THE LONG WALK- STEPHEN KING
Hey all! I thought I'd celebrate my first published review by reviewing one of my favourite books of all time - Stephen King's The Long Walk.
In the near future, where America has become a police state, one hundred boys are selected to enter an annual contest where the winner will be awarded whatever he wants for the rest of his life. The game is simple - maintain a steady walking pace of four miles per hour without stopping. Raymond (Ray) Garraty is one of a hundred boys, none older than eighteen, who are walking for the Prize.
The walk is completed when only one walker remains. There is no second prize.
All must walk at least four miles per hour. When a walker falls below that speed, he is warned. Thirty seconds later comes a second warning and then a third. The final warning is the ticket - death at the hands of the soldiers who guard the walkers.
Three warnings, and you're out - permanently.
In a future society, 100 boys are chosen annually to walk in a televised competition where the winner is the one not dead at the end of it all. The rules are simple; walk and don’t stop, don’t drop below 4 miles per hour, if you do, you get a warning, 3 warnings and then you get a ticket - a bullet to the head, throat, wherever they can get it in. The ultimate battle of mind against body. The story follows Raymond Garraty, a boy who doesn’t know why he entered the competition and left behind everything good in his life.
So, I have read this book so many times but I thought I’d do a review of it now anyway because I love it. It started as almost a tradition in grade 7, me reading this book every year. It was the only Stephen King book in the library I was the only person to have ever borrowed it. Me constantly borrowing this book was kind of my way of saying; girls can enjoy Stephen King too, girls can get through a book filled with blood and guts and appreciate it. I was so annoyed by the fact that this was the only stereotypically ‘adult male book’ and the looks that I got every time I borrowed where almost warnings like; do you really want to read that? Borrowing this book, I think, was my way of getting back at those damn sexist librarians who didn’t think I could handle anything more than Vampire Academy - not judging that book by the way, it is next on my to read list.
Anyway, that is my rant over, on to the novel. Every time I read this novel I find out something new about the story and I love it. Each time, it is like reading something different, the same main plot but you pick up on different emotions; the way Garraty uses his girlfriend to get through the walk, the way Stebbins is barely holding on or the impact of Olsen’s deterioration.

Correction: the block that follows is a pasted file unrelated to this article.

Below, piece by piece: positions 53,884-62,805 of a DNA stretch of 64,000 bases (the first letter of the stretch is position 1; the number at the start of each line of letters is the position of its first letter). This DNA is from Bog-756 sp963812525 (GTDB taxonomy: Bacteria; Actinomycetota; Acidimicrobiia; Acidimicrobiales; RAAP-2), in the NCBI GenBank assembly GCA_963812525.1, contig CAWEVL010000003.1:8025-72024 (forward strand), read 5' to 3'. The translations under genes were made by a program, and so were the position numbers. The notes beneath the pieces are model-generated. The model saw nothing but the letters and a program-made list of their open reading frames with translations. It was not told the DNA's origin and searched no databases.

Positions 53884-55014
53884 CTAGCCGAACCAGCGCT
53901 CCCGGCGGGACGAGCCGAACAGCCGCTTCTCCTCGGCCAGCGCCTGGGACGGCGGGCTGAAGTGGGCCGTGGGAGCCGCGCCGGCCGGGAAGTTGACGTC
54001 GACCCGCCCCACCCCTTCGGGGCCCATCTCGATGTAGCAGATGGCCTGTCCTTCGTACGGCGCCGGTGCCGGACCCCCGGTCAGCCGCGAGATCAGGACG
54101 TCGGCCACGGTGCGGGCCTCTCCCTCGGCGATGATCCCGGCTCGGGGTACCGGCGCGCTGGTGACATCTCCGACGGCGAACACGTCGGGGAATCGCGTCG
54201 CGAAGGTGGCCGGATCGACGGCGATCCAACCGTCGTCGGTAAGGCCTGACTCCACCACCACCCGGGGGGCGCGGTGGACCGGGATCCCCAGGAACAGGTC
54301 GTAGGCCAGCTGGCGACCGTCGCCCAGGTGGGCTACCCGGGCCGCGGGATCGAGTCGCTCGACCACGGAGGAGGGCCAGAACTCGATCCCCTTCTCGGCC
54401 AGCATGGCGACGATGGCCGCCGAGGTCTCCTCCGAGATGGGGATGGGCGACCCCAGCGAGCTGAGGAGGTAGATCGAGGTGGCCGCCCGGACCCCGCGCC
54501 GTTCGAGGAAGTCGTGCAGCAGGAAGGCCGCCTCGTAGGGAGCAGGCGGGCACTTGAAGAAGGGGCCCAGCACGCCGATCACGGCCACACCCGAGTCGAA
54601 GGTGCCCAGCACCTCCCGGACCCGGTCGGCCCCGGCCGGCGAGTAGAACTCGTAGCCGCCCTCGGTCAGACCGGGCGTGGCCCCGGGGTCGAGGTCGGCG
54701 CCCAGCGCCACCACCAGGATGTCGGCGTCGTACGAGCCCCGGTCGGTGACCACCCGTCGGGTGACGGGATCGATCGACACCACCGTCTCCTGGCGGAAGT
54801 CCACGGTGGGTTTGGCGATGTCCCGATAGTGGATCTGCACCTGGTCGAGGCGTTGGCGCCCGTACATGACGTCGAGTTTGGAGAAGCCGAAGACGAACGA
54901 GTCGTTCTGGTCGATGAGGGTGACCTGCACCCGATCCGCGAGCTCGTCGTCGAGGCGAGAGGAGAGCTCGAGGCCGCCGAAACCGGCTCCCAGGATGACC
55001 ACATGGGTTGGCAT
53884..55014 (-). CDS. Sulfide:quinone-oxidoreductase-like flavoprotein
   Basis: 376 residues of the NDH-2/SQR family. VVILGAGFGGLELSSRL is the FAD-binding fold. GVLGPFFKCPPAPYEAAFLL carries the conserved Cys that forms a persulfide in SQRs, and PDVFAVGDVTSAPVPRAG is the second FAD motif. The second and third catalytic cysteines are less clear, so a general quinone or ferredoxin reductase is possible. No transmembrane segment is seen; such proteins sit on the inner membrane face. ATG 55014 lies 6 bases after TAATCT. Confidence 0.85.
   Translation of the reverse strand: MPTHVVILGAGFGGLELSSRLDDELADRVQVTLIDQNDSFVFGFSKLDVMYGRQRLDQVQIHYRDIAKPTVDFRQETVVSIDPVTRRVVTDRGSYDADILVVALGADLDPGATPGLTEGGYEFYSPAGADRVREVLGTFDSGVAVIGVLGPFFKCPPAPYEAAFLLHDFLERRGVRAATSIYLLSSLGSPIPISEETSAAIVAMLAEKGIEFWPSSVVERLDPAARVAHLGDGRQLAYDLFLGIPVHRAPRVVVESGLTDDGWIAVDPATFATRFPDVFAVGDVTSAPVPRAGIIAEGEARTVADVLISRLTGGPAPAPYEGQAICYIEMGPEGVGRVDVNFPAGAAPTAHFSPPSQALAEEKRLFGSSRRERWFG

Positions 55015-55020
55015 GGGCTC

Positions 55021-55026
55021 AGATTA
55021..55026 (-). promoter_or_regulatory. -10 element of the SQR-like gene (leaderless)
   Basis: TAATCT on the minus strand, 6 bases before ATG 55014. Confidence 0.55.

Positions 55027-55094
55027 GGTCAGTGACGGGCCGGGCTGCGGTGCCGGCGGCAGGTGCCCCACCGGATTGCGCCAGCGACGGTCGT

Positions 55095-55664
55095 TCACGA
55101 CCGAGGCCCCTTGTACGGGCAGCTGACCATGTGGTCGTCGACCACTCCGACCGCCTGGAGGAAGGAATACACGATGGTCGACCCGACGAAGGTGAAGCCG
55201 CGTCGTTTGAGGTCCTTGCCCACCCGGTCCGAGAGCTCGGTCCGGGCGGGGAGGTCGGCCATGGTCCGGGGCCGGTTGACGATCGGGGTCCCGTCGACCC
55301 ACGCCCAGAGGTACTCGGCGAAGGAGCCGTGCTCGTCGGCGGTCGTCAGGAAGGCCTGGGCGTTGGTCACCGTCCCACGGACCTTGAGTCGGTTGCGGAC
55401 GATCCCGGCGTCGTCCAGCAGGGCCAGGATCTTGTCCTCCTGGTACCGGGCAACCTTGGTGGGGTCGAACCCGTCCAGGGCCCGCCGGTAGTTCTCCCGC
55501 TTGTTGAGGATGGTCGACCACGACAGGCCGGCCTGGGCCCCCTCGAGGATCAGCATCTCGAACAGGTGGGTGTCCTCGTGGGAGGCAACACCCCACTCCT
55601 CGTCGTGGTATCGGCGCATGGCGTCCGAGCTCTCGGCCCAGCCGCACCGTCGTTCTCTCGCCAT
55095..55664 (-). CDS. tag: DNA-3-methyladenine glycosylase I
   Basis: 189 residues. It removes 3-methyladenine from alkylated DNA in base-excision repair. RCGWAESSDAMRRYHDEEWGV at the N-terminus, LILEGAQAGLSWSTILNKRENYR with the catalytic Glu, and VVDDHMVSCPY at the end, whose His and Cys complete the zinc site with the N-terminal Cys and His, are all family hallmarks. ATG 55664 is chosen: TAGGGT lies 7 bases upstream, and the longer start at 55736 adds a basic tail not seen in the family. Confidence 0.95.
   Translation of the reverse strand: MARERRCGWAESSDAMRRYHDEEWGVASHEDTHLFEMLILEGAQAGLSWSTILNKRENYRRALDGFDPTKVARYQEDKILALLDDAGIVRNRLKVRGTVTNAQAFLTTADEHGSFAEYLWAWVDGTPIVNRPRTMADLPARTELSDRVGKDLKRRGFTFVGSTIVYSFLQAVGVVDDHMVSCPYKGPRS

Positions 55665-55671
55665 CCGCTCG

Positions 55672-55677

Probably the thing that I love most about this book is the world. It is both tangible yet illusive and, while I wish I knew more about that society and how the world got to be that way, the little hints throughout the book are enough to satisfy me. Another thing I love are the characters who are so real. King just has a way of creating characters that are almost painfully human; flawed, egotistical, vindictive and self-righteous yet upright, altruistic, generous and authentic.
It is like The Hunger Games only darker. That is how a lot of people like to describe this book and I kind of see what they mean - group of people get selected to be a part of a televised competition where the competitors are gradually killed off until the sole survivor can claim his riches. The only difference really is that The Hunger Games is like going on the pony ride at a fairytale themed birthday party when compared to The Long Walk. The psychological trauma of the this book digs deep and leaves you questioning everything. I can just imagine the walk; one moment you are perfectly comfortable and the next you get a cramp in your foot or your leg or you get hit with a cold which quickly turns to fever.
This is not a forgettable book and I recommend it to anyone who can handle it however, I suggest reading this book at an older age because it is a lot harder to take in when young - I speak from experience...
WARNING - if you are not a fan of graphic violence, psychological torment, swearing and/or crude language, I’d suggest you don’t read it, this likely isn’t the book for you.